Open City, which is published by the Asian American Writers’ Workshop, is awarding $5,000 grants to “talented Asian American emerging writers looking to hone their creative nonfiction skills by engaging directly with contemporary New York.” The application deadline is April 8.
The former Mrs. Elizabeth Gilbert–that is, Michael Cooper, the husband Gilbert left at the opening of Eat Pray Love, has apparently written a book about his life after their divorce. Will it ever be published?
After a Boston attorney banned the publication of Leaves of Grass, Walt Whitman set out to defend the book, arguing that the sex that earned the book censorship was an integral part of the experience he wanted to convey. In an essay for Salon, John Marsh examines Whitman’s defense in light of the content of his work, exploring the ways in which he upset Puritan mores. You could also read our own Michael Bourne on how Walt Whitman saved his life.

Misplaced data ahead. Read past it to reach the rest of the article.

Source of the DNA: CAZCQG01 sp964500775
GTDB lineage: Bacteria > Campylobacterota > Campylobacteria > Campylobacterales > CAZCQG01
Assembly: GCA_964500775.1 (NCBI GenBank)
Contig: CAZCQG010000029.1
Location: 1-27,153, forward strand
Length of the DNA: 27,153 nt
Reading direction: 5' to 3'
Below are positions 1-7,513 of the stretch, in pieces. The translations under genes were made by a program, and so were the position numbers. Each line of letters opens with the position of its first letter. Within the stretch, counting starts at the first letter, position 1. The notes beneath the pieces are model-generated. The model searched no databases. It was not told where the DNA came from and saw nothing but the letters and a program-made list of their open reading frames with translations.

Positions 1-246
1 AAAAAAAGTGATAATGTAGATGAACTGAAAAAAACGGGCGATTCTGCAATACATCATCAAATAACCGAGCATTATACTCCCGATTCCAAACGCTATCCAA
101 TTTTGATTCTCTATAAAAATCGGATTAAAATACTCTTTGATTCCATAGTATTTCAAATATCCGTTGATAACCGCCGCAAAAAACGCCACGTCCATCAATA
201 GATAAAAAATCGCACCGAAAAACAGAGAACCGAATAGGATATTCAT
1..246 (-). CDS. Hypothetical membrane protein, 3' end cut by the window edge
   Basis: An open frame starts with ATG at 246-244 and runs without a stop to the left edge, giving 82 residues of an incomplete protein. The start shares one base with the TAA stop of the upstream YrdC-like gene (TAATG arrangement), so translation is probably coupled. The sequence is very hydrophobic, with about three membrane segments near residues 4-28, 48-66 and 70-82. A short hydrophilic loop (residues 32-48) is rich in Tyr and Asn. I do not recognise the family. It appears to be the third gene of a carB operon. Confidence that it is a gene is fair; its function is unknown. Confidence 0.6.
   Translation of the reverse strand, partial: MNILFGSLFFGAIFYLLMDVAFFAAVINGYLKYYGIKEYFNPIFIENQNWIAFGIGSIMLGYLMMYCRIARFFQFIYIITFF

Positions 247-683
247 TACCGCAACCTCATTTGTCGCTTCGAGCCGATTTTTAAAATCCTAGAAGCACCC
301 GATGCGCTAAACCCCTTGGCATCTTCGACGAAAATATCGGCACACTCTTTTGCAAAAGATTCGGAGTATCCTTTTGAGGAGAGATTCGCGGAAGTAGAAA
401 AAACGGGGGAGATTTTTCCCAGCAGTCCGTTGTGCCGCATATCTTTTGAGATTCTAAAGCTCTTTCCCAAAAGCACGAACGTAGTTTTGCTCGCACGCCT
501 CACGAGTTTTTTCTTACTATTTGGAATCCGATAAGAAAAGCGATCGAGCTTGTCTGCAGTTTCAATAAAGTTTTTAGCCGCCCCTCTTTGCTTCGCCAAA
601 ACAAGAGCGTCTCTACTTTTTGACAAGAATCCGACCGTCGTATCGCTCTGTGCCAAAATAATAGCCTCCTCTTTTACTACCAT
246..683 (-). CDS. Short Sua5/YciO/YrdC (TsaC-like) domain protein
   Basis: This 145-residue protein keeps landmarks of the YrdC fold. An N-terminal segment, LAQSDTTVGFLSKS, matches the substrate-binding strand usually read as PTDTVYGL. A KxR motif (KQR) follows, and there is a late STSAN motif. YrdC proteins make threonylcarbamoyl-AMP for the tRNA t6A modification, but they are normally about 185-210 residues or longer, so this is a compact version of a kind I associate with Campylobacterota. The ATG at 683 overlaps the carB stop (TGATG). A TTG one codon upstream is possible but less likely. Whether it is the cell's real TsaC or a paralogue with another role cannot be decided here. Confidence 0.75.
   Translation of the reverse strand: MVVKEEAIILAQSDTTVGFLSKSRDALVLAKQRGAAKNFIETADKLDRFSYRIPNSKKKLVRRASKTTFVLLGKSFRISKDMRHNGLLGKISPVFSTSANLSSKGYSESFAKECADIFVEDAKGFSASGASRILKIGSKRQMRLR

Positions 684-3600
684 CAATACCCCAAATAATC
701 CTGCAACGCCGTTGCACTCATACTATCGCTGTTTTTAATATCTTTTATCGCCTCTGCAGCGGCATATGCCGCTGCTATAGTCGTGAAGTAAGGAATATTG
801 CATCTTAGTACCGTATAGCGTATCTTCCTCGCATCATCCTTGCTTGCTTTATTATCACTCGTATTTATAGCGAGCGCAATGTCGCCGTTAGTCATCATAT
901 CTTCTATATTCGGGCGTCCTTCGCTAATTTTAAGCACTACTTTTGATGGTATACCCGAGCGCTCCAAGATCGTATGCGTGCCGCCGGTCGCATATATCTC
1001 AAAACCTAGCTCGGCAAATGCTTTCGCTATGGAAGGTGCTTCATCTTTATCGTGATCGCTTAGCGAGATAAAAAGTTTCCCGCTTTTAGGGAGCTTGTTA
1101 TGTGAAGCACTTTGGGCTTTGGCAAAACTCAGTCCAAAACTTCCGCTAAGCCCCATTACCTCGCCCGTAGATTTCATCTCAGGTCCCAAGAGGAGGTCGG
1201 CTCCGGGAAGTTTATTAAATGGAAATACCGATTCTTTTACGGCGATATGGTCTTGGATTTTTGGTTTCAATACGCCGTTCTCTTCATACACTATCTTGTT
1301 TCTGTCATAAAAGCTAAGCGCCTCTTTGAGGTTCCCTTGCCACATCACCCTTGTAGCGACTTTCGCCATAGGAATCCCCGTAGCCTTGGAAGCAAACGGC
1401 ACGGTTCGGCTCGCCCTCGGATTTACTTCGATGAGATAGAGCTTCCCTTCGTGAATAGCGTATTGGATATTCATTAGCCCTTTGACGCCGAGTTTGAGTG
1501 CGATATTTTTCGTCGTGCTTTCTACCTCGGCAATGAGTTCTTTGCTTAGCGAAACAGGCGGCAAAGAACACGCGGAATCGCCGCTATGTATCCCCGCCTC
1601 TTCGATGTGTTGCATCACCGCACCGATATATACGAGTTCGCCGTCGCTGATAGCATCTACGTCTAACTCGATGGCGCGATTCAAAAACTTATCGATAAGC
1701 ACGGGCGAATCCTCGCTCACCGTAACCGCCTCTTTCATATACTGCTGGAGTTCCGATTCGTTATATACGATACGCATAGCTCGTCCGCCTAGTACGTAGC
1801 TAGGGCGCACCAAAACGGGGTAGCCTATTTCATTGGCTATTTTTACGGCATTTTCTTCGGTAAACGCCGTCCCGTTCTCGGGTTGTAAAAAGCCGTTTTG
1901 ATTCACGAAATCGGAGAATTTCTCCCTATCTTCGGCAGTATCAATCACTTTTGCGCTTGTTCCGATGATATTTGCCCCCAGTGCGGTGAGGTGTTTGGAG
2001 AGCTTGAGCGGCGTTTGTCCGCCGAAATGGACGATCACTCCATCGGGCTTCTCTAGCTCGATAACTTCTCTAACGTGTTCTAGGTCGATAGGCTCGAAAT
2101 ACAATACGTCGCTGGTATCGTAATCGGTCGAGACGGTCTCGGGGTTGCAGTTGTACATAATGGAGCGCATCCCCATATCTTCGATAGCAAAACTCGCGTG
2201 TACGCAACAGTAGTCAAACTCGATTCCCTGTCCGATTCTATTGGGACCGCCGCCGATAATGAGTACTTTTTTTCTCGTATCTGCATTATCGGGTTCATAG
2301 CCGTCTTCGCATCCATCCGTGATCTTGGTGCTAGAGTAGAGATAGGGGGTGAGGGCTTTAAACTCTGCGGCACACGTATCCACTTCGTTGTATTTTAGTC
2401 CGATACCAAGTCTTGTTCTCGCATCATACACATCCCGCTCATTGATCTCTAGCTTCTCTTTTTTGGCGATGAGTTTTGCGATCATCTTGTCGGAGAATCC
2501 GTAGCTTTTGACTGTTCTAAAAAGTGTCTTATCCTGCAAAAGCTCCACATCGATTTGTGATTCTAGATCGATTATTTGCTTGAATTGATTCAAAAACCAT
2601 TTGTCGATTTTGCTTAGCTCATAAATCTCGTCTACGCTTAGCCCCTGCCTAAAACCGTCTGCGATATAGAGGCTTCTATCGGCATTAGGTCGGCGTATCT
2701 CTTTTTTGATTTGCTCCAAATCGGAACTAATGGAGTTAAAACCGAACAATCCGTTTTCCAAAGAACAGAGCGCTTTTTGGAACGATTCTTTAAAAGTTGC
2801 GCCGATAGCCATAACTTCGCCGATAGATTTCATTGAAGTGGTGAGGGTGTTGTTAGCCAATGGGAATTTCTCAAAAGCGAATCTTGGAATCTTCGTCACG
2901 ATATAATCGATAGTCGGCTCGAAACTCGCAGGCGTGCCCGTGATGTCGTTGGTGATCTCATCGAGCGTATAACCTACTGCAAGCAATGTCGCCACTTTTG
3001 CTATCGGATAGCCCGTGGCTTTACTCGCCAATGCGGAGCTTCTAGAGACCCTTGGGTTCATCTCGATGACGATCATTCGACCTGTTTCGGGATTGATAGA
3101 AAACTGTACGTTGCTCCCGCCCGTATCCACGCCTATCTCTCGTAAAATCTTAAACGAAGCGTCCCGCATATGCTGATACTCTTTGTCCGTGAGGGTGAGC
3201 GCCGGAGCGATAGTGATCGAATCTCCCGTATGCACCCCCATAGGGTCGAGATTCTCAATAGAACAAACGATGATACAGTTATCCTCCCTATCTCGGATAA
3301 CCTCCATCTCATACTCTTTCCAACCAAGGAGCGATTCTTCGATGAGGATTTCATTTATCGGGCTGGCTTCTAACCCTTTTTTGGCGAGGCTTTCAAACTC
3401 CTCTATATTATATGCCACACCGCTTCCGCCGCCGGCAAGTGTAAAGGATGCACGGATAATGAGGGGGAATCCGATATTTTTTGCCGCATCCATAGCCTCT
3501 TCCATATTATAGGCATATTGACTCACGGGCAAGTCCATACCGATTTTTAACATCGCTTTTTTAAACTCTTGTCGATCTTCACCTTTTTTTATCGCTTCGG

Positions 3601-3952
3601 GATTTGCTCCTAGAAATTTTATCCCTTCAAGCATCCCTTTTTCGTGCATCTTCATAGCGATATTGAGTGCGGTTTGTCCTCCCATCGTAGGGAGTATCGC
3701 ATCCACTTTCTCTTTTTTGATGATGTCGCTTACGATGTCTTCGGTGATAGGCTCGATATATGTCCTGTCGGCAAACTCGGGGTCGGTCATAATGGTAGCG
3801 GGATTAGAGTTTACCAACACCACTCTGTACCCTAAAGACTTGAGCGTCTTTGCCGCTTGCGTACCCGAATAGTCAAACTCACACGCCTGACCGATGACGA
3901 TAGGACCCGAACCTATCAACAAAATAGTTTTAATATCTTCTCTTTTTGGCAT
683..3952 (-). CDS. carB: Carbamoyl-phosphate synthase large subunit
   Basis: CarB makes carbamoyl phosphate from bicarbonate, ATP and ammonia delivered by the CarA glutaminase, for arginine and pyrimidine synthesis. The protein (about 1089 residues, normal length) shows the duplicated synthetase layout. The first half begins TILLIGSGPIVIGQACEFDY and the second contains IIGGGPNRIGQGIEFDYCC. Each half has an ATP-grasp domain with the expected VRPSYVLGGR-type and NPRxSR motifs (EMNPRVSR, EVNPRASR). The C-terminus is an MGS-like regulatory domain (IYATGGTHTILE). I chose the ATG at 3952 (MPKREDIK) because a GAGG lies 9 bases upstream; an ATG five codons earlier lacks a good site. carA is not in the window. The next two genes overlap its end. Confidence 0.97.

“We don’t want to run a for-profit business, or even a break-even business that’s based on income. It’s something that would not return a great deal of money for us and would create an adversarial role.” The Huffington Post reports on the growing number of libraries dropping overdue fines. Pair with Daniel Penev on why public libraries have a more vital role to play in the culture than ever before.